[su_highlight background=”#1c58eb” color=”#fafcfc”]The interior sketch of Embrace.[/su_highlight]

Five stories of the structure will be explorable, inviting people take moments where they can look out over the Black Rock Desert as well as between the structures’ heads, eluding to the idea of human consciousness. Embrace invites us to recognize this shared consciousness. There are many relationships that will pass through your life, be it romantic partners, parents, or best friends, each of them will leave you feeling at once full of joy and wonder, as well as full of sadness and loss. If it ended too soon, too quickly, too painfully, it doesn’t change the fact that each moment is born out of love for one another. We crave it as humans — both giving and receiving it — and base our lives around seeking it, wanting it, crying for it, and aching for it.

Embrace is a home for all of us to weep and love. A place to remember those who are gone and progress through our hearts and minds together with those we love. For when moments and relationships end, what’s left behind in the mournful dust is all of the gold that was actually earned from it; community, consciousness, and a deeply powerful capacity to love. As it is in life, Embrace is temporary. It lives — then it’s gone again, left to the embers and the magic of the Desert. Like all things, it dies. It can be a place to remember how much love you shared and felt with those that are gone. Some feel comfortable considering the lessons they were taught; some may consider the lessons they taught another; and sometimes you may want nothing more than a simple hug. Embrace exists for your life and grieving as you see fit in your own mind. What does it mean to you, and your awareness of self? We will honor and lament for lost loved ones, the spirit of what the sculpture encompasses will hopefully inspire you to engage in a better relationship with yourself, your family, your friends, and your community; to be reborn with the burn and the passing of pain.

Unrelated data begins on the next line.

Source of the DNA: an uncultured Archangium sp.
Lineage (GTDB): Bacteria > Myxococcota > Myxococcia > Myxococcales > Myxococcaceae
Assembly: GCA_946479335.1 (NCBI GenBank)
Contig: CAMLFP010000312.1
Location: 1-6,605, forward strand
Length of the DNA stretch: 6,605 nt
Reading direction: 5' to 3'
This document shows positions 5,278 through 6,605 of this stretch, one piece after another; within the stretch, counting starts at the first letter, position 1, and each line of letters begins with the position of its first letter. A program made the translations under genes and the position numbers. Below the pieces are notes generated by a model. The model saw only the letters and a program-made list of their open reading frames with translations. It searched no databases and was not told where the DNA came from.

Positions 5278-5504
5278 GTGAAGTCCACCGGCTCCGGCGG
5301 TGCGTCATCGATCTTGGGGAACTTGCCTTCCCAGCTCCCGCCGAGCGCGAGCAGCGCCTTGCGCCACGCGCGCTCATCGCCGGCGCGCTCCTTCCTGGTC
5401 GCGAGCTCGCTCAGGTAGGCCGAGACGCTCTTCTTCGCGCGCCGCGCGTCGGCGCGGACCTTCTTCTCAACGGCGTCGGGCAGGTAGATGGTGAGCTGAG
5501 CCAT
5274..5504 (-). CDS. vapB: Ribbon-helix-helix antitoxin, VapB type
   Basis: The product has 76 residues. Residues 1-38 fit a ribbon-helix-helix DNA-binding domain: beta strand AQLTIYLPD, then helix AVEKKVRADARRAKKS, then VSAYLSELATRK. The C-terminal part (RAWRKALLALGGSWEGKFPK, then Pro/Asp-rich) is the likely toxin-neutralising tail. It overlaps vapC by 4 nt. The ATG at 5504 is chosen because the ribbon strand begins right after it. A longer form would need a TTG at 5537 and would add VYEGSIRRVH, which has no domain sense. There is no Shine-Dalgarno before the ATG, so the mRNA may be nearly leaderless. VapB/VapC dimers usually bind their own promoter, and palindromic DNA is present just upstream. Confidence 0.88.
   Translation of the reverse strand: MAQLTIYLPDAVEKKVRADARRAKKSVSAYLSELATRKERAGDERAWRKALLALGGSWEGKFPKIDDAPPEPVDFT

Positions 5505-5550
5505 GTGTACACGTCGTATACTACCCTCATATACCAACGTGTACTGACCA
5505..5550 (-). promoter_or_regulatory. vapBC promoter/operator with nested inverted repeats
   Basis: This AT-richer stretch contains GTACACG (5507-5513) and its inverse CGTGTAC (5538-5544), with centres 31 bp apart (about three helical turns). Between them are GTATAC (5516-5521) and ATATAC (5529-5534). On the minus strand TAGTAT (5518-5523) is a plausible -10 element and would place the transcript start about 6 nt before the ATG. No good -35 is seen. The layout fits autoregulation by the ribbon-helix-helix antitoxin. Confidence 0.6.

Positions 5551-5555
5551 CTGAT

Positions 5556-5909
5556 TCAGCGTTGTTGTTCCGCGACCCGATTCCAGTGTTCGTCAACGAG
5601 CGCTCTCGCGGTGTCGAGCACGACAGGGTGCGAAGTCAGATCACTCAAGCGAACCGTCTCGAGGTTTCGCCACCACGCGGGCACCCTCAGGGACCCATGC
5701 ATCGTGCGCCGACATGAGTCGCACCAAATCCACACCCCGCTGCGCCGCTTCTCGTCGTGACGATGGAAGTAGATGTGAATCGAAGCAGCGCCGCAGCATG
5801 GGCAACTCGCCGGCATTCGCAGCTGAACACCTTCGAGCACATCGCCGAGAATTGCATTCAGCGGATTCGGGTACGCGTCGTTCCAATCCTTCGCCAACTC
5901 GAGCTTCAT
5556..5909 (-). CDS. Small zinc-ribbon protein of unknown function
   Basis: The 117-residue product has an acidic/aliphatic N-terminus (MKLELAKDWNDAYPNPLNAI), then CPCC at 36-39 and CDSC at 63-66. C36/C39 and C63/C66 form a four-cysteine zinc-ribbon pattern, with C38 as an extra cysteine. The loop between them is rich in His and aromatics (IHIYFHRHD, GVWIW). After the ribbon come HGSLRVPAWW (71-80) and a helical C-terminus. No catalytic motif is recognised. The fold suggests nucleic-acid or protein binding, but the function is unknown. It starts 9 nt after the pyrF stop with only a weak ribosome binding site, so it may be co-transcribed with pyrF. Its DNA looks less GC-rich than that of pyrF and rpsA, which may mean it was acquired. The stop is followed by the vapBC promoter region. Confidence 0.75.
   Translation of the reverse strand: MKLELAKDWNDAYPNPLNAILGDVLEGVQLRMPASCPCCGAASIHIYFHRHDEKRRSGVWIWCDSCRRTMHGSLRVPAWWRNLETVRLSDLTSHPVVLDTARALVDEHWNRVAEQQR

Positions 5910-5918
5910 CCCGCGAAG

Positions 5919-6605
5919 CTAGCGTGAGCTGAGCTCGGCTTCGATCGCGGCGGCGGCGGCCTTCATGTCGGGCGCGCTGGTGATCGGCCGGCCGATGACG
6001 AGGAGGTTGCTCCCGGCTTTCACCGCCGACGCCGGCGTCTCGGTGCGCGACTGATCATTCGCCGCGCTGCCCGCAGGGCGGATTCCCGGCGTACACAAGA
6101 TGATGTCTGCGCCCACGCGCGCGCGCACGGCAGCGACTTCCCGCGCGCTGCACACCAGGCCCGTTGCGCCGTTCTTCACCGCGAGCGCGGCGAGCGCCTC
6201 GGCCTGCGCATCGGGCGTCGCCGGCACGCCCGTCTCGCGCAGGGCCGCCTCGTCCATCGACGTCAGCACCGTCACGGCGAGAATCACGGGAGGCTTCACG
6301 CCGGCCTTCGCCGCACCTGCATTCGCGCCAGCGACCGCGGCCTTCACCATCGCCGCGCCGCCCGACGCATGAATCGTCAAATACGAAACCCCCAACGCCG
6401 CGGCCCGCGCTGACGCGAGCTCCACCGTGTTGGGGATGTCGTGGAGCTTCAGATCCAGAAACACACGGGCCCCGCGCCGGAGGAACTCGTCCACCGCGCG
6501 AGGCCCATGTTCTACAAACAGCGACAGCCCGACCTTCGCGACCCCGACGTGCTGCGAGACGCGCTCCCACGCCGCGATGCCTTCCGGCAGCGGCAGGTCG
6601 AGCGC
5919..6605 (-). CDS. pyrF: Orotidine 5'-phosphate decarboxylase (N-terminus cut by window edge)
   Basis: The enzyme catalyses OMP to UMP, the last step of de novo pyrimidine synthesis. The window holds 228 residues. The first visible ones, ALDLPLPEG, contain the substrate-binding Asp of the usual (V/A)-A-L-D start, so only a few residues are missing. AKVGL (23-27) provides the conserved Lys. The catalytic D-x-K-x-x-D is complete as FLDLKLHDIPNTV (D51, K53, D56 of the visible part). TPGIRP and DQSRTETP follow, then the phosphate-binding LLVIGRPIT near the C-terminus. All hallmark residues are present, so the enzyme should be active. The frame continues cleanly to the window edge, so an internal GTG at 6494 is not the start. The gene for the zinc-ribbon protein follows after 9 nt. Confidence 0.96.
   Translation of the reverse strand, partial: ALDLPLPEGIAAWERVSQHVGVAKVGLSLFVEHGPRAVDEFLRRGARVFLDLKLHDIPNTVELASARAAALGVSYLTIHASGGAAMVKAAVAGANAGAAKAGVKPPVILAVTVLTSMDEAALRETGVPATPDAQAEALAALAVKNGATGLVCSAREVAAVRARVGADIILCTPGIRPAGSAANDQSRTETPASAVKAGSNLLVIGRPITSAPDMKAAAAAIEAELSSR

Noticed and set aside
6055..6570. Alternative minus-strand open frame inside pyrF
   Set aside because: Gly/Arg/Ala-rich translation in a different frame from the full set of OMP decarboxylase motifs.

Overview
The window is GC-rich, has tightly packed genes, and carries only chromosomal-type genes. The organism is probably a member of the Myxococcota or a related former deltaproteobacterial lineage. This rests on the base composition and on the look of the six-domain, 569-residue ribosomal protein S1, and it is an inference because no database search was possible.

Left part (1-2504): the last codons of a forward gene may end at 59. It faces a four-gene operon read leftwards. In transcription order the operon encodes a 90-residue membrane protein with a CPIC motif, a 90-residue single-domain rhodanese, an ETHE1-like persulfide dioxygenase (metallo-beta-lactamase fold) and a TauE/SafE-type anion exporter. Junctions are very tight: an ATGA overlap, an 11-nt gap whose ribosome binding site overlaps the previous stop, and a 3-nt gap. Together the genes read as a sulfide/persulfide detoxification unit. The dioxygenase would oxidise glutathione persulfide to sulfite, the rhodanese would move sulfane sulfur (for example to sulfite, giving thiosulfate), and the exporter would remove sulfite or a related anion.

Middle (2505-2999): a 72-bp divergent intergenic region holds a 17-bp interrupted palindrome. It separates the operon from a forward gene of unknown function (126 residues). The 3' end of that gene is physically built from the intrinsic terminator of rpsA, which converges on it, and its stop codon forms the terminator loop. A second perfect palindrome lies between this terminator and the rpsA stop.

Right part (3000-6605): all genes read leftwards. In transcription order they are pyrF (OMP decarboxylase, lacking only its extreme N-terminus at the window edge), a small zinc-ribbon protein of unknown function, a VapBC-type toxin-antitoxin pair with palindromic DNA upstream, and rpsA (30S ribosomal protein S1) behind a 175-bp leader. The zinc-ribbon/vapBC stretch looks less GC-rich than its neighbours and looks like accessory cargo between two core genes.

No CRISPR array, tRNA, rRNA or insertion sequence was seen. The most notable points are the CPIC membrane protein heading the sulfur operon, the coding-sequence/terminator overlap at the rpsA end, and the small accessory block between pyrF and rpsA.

[su_highlight background=”#1c58eb” color=”#fafcfc”]About Embrace – Thoughts from the Artist[/su_highlight]

“In short, Embrace is about asking people to consider why death is so challenging and why it’s also so beautiful. It’s not all about sorrow. It’s also about appreciating the relationships in your life. Initially death is so impactful. The person is gone forever. But in another sense they don’t go away. Their thoughts and their memories and the smiles that you shared with them are still there. “I want people to think about people they miss. But I don’t want people to miss out on those moments you share with the ones who are still here. Say “I love you.” Enjoy that moment now. “This is the spirit I intend to communicate with Embrace.” — Matt Schultz, Lead Artist